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  1. Our project involves the national dissemination of highly visual hands-on learning tools focused on fluid mechanics and heat transfer principles to 44 institutions and branch campuses within the United States. Like many other educators, our team had to adapt the implementation protocols to accommodate remote learning during the COVID-19 pandemic. Rather than students working in groups with our hands-on learning tools, we created follow-along video implementations and supplementary tutorial videos. The videos allow students to complete the complementary worksheets associated with each hands-on learning tool while watching a graduate student explain basic concepts and collect real-time data with the hands-onmore »learning tools. The supplementary tutorial videos are focused on an in-depth discussion of a single conceptual aspect of the learning tool. Across three remote-learning semesters, a total of 36 virtual implementations at 12 institutions were completed with approximately 630 chemical and mechanical engineering students. An asynchronous implementation method was used for 70% of the virtual implementations, while other instructors presented virtual material in a synchronous virtual setting with several allowing live, small-group discussion. At the conference, we will present conceptual and motivational assessment results to compare the effectiveness of virtual implementations versus traditional interactive hands-on implementations.« less
    Free, publicly-accessible full text available November 7, 2022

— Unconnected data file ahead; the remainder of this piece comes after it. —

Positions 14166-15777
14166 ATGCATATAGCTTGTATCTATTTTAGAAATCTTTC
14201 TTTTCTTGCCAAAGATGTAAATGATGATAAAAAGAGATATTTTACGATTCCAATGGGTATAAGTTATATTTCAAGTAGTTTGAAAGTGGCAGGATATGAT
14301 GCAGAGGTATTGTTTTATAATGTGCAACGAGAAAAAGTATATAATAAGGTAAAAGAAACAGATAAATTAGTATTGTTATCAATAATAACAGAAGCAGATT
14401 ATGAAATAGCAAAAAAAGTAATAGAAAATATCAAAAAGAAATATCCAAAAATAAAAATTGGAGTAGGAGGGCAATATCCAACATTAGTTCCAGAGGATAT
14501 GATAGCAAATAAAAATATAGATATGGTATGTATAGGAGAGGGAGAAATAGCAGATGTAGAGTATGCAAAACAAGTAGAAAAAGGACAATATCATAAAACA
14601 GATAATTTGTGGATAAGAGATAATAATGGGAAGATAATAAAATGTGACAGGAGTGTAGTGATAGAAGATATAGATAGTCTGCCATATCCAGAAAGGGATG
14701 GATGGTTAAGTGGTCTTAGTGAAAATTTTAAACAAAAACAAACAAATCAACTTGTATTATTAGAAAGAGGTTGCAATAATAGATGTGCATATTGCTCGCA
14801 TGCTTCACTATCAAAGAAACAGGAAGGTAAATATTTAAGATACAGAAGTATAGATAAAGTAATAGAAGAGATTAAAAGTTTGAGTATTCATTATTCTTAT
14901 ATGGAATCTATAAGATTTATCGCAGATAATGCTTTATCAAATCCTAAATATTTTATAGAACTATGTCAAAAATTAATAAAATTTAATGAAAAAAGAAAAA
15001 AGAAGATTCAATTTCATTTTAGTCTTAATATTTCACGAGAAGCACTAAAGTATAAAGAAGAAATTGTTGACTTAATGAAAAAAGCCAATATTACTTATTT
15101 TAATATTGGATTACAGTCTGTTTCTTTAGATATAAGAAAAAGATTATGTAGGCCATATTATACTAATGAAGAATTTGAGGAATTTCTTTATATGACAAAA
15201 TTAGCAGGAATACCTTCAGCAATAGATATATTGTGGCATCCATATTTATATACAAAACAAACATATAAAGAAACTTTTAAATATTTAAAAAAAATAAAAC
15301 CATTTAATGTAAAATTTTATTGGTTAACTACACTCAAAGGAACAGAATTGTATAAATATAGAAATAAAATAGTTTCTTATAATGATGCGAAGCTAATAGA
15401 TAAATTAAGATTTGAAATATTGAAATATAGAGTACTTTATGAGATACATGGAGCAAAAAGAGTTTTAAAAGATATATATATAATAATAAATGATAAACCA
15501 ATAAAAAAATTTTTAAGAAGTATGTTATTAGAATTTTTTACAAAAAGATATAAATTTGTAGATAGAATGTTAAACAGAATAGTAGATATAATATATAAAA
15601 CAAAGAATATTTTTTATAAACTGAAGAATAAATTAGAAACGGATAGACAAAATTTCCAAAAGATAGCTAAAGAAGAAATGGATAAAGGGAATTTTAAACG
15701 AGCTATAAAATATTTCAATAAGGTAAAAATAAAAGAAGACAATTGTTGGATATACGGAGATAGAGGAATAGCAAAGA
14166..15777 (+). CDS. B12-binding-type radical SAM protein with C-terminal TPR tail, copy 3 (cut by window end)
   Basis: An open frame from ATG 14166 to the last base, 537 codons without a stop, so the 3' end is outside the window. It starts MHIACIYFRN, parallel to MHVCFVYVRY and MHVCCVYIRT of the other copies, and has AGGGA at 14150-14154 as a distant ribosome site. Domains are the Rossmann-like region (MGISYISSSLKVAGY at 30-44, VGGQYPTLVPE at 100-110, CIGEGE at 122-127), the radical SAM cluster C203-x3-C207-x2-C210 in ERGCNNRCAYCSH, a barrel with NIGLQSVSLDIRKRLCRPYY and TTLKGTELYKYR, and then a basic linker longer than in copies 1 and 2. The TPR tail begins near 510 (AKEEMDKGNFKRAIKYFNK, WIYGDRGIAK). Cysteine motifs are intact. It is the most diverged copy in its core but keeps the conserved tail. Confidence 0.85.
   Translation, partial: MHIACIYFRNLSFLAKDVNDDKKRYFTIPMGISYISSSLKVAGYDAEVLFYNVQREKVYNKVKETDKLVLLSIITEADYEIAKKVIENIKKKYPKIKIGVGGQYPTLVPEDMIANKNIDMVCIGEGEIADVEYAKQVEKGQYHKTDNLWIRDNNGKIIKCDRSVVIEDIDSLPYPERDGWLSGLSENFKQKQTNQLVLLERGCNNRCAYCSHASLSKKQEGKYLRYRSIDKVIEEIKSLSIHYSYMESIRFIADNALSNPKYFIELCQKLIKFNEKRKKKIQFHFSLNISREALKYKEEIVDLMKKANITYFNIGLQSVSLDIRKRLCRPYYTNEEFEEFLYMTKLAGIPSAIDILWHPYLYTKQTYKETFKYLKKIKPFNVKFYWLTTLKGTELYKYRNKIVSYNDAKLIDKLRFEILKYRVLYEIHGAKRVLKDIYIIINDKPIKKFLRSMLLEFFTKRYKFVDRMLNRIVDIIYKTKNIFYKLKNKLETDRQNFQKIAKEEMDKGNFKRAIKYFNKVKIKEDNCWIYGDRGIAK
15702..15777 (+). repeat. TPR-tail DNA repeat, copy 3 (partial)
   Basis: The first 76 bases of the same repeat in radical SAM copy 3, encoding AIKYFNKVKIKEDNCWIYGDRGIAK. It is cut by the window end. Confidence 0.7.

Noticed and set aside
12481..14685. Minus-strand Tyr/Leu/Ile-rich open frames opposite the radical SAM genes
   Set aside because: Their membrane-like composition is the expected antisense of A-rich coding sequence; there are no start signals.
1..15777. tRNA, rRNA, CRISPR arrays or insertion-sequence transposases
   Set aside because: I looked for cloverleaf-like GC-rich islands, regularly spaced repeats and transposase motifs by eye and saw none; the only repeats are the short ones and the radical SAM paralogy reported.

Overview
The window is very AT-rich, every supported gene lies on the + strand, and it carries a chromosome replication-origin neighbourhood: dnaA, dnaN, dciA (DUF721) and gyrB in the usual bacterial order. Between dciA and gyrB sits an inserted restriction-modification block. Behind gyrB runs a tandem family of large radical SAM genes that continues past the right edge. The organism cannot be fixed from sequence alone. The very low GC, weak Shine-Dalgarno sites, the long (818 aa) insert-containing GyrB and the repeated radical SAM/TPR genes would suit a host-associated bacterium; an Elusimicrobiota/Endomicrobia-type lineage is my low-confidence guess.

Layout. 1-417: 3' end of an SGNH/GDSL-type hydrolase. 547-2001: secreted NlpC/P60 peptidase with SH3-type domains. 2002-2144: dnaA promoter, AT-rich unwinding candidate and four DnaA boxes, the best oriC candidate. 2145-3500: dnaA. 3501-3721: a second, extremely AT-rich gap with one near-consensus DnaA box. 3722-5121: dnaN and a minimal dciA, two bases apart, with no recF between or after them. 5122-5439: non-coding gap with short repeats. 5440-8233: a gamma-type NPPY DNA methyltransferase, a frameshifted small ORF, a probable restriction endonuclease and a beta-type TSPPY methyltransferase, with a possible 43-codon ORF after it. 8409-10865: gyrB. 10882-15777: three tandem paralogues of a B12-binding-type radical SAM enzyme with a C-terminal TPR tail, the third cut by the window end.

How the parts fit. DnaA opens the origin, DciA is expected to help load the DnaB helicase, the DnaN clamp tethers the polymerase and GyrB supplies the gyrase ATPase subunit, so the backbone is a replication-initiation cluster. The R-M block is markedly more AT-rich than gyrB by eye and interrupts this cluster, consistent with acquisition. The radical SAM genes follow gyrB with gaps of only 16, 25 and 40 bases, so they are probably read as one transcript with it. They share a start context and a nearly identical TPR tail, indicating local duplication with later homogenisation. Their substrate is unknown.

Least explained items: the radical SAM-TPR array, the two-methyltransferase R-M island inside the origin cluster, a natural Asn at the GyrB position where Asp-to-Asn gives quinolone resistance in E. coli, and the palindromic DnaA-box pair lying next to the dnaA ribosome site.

2. Chemical engineering students learn valuable fundamentals that can be used to enhance the medical field, yet the lack of emphasis on such applications can misguide undergraduate students as they choose their major. To address this misconception, we propose the use of a hands-on, interactive learning tool to expose freshman-level chemical engineering undergraduate students to applications that go beyond the traditional oil refining and catalysis emphases typically discussed in the introductory “Applications in Chemical Engineering” course. We developed a low-cost, modified fidget spinner that introduces students to blood separation principles. On each arm of the spinner, there exists a see-through chambermore »filled with fluid and microbeads at various ratios, which simulates the effect of hematocrit, or red blood cell fraction, on settling velocities and terminal position—phenomena that are utilized to enhance blood separation efficiencies. Due to COVID-19, we plan to implement this device by mailing fidget spinner kits with a complementary worksheet to the students to conduct observational experiments at home in the spring 2021 semester. We hypothesize that introducing biomedical applications early in the undergraduate experience will help students understand that chemical engineering knowledge can easily be transferred to biological systems and will have a significant impact on motivation and retention of women in the cohort. Motivational surveys will be used to assess pre- and post-implementation attitudes toward chemical engineering as a major and will be compared to control data collected in fall 2020. In the paper and presentation, we will also share the mathematical modeling behind creating the microbead blood simulant. We plan to conclude the paper and presentation with theoretical and practical implications of our findings.« less